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Funds turn bullish on worst-performing Kiwi as key job data loom

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Positives for the kiwi can be found in its reduced valuation following recent declines, and easing US-China trade tensions that are improving the outlook for risk currencies.

Singapore

THESE are troubling times for the New Zealand dollar but a whiff of optimism is in the air.

The kiwi has been the worst-performing major currency over the past month, tumbling 3.6 per cent, after the central bank said in March that the next policy move was likely to be an interest-rate cut. Disappointing first-quarter inflation numbers helped speed its decline.

The double whammy helped push the kiwi to within a whisper of January's flash-crash low of 65.75 US cents in risk-off trading recently. Momentum indicators such as moving average divergence-convergence and slow stochastics remain in bearish territory.

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Amid all this pessimism, one part of the market has turned positive.

Leveraged funds have become bullish on the kiwi for the first time since the start of January, according to data released last week by the Commodity Futures Trading Commission. They held a net long position of 1,845 contracts, compared with a net short position of 25,123 contracts as recently as August.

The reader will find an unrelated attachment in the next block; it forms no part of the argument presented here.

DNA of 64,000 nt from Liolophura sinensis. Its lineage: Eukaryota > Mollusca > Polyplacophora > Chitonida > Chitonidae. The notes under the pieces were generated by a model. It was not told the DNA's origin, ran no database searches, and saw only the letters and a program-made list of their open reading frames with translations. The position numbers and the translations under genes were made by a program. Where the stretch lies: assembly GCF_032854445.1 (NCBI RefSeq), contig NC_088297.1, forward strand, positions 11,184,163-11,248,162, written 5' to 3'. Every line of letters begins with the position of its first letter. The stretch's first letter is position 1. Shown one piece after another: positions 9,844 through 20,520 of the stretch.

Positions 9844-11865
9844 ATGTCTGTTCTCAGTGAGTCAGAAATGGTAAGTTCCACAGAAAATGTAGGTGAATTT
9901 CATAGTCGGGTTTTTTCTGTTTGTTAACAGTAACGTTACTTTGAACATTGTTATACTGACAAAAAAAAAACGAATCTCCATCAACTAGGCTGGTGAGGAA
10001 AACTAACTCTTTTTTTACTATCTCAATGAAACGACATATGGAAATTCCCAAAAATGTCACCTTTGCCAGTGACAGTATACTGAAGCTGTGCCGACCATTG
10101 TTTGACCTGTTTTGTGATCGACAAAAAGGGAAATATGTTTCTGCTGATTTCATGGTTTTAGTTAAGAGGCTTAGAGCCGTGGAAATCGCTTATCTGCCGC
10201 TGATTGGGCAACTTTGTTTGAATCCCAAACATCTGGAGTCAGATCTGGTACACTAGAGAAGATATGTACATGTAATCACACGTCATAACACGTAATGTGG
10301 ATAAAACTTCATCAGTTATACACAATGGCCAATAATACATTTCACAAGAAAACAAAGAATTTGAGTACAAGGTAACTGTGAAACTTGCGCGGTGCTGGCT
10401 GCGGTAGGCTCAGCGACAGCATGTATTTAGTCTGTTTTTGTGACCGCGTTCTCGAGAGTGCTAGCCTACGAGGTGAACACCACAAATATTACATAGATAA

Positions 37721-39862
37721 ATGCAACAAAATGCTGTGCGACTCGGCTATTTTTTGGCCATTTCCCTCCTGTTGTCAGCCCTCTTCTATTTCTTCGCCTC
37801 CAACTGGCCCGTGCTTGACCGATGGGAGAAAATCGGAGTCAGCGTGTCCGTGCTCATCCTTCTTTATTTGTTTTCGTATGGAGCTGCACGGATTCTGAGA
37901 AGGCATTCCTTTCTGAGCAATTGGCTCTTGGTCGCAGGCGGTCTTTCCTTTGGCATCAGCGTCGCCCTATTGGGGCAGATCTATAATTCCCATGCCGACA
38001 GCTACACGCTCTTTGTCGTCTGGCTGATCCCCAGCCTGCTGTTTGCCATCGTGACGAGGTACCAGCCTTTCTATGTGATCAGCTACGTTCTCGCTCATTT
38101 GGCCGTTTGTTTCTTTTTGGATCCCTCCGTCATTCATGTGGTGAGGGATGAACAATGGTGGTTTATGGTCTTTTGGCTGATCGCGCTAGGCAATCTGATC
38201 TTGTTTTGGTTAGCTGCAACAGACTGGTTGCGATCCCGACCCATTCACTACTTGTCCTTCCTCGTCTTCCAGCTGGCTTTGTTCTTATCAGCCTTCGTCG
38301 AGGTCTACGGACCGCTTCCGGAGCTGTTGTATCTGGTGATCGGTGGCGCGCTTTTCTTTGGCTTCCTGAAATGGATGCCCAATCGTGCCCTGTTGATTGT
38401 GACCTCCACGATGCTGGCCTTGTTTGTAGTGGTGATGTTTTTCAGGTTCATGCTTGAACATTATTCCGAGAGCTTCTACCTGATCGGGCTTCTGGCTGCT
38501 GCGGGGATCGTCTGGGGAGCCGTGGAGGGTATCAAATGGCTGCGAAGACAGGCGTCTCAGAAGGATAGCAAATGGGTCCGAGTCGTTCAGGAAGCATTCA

Positives for the kiwi can be found in its reduced valuation following recent declines, and easing US-China trade tensions that are improving the outlook for risk currencies.

The next big test will be New Zealand's first-quarter job data due this week. Employment growth is expected to quicken to 0.5 per cent, from 0.1 per cent in the previous three months, while private wages are also predicted to increase 0.5 per cent, according to a Bloomberg survey of economists before the numbers are published on Wednesday.

The labour data has taken on added significance since the government passed reforms last year giving the Reserve Bank of New Zealand a dual mandate to include employment in addition to price stability in determining its monetary policy.

There is still plenty of evidence to back the bear case. Swap markets are pricing in a 65 per cent chance that the central bank will cut rates at its May 8 meeting, compared with little to no odds of a move at that gathering in calculations made in late March.

Any disappointment in this week's job numbers may see the local dollar take another leg down, and leave leveraged funds wishing they had held on to their short positions. BLOOMBERG